Panel Information: Lower Town's Flour Mills

On the site in front of you in 1860, William Sinclair built the flour mill shown above in the birdseye on right. Lower Town founder Anson Brown had erected the first mill here in 1833. Brown dammed the Huron River up-stream to create a millpond and raise the level of the water, which flowed down a millrace high above the river's north bank. This provided power for the flour mill, a woolen mill, a paper mill, and other Lower Town industries.

Hydro power uses the energy of flowing water to do work. Water falling from a headrace creates enough force to turn the blades of the water wheels in the mill, before flowing out a tailrace to the river below. Main drive shafts transfer power from water wheels to a series of gears, shafts, pulleys, and belts that operate millstones, sifters, grist elevators,grain cleaners, and other equipment.

Sinclair’s earlier mill on this site was reported to have ground 800 barrels of flour weekly. Following the 1841 harvest, it shipped a record 8,112 barrels to New York via the Erie Canal. Under subsequent owners, the mill retained Sinclair’s name. In 1894 the Ann Arbor Milling Company renamed it Argo Mills.

Panel Information: From Industry to Parks

Alber & Co., one of the city’s earliest blacksmith and wagon shops, once stood in front of you where State Street ended at Broadway after crossing the railroad. Factories, mills, slaughterhouses, and tanneries operated nearby as well as three spring-fed breweries. The Northern Brewery on Jones Street advertised “bottled beer in cases of 2 dozen or 1 dozen bottles, quart or pint, delivered to any part of the city.” The spring was later tapped by the Arbor Springs Water Company. After the brewery closed in 1908, the building was used as a foundry for fifty years. It was renovated for offices in 1976.

Panel Information: The Agricultural Works and Lower Town

In 1866 Lewis Moore and his son Eli began building an agricultural implement factory on the north bank of the river on the site of an old paper mill. By 1896 the Ann Arbor Agricultural Works, seen above in a fanciful drawing, covered three acres. It was one of the largest employers in town with a machine shop, warehouse, lumber yard, and its own railroad spur. The machinery was powered by water from the millrace, later supplemented by steam. The headrace ran under Broadway and the tailrace flowed out next to the foundry.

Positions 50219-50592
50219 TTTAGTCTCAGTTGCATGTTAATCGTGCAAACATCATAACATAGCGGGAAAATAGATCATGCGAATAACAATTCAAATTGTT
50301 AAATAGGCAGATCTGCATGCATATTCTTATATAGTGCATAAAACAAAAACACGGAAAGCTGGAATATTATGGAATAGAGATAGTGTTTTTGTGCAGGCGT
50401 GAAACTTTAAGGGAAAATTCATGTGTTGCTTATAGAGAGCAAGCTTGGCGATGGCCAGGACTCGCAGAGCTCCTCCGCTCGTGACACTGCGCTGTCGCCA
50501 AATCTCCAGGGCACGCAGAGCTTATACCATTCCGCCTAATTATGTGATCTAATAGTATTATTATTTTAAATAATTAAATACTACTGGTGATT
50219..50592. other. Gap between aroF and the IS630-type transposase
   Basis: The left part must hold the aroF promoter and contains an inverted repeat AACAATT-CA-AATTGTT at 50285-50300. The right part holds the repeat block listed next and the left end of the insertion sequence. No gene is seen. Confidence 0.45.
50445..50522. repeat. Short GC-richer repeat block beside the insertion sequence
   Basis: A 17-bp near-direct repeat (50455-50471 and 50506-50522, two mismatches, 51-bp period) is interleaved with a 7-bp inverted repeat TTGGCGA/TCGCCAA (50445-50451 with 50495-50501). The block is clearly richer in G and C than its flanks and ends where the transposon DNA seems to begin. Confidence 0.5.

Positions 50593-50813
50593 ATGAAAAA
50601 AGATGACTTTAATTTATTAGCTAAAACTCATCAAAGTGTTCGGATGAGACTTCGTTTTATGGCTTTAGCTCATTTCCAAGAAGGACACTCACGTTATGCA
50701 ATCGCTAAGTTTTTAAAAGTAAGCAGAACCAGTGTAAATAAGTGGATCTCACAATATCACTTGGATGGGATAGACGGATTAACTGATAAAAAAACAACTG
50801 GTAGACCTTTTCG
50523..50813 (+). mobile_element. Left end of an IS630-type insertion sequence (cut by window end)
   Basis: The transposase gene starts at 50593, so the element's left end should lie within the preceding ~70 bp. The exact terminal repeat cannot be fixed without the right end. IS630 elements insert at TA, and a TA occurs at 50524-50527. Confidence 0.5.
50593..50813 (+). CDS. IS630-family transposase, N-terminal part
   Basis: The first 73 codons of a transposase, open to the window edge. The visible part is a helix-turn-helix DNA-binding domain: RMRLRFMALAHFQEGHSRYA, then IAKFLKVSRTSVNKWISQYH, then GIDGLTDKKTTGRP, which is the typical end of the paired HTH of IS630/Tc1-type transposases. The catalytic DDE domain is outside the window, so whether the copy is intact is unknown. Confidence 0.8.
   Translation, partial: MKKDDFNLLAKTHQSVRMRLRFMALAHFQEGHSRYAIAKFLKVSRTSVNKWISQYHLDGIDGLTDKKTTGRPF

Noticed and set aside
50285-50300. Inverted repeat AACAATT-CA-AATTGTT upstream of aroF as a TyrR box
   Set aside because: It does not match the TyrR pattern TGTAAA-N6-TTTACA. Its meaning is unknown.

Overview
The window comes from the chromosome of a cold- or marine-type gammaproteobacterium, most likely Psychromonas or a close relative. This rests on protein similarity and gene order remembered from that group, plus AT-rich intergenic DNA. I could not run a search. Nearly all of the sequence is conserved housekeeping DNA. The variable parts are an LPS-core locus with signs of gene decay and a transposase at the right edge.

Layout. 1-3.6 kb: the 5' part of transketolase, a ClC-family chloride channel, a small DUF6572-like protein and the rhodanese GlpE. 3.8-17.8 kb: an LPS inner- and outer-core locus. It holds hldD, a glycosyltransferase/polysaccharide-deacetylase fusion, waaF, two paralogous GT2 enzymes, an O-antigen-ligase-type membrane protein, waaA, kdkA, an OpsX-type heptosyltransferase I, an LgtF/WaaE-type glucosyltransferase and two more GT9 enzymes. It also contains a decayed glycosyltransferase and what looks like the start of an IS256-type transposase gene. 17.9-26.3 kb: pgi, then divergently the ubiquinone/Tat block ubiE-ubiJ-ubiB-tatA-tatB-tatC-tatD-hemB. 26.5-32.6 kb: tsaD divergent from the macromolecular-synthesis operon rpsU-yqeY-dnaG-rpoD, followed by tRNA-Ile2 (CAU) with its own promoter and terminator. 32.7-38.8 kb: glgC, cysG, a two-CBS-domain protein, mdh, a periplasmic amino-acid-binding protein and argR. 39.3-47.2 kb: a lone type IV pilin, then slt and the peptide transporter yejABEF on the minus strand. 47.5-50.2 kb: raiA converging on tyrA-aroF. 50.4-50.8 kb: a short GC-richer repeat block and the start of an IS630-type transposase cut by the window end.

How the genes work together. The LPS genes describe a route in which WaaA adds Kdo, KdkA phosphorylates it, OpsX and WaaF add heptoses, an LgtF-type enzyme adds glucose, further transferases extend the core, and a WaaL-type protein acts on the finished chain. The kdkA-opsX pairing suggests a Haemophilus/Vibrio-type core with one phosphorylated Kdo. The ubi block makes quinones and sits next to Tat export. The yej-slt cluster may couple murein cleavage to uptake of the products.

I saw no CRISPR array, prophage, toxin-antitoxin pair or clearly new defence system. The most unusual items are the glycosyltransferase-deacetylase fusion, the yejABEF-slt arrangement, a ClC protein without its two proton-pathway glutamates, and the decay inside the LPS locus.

Sixty-five men manufactured a line of horse-drawn agricultural implements including "the Advance Hay Tedder, Advance Iron Mower, the Advance Sulky Rake, the Columbia Hay Press, the Advance Chilled Plow, and the Improved Cummings and Clipper Feed Cutter.” The company claimed a reputation for “first class goods in this line.” Eli Moore was the plant’s supervisor until 1903, when the business became the Ann Arbor Machine Company, manufacturing many of the same products. Edison acquired the property and built a warehouse on the site in 1928.

Panel Information: The Clairvoyant Physician

In 1865 Lower Town's most unusual citizen, Dr. Daniel B. Kellogg, a "clairvoyant physician," purchased the building to your right which then had four stories. Kellogg was a medium who performed his medical wizardry by "communicating" through the disembodied spirits of two Native American medicine men, Walapaca and Owosso. During trances, Kellogg claimed to see patients’ internal organs in glowing electric tints. Letters arrived from all over the country seeking his aid. All that was needed for a mail order diagnosis was the patient's name, age, address—and the usual fee. To answer the demand for Daniel’s cures, he and his brother Leverett marketed a line of family medicines, which included Kellogg's Liver Invigorator and Kellogg’s Magic Red Drops. After Daniel died in 1876, Leverett continued the patent medicine business. Daniel’s son Albert served as the new medium.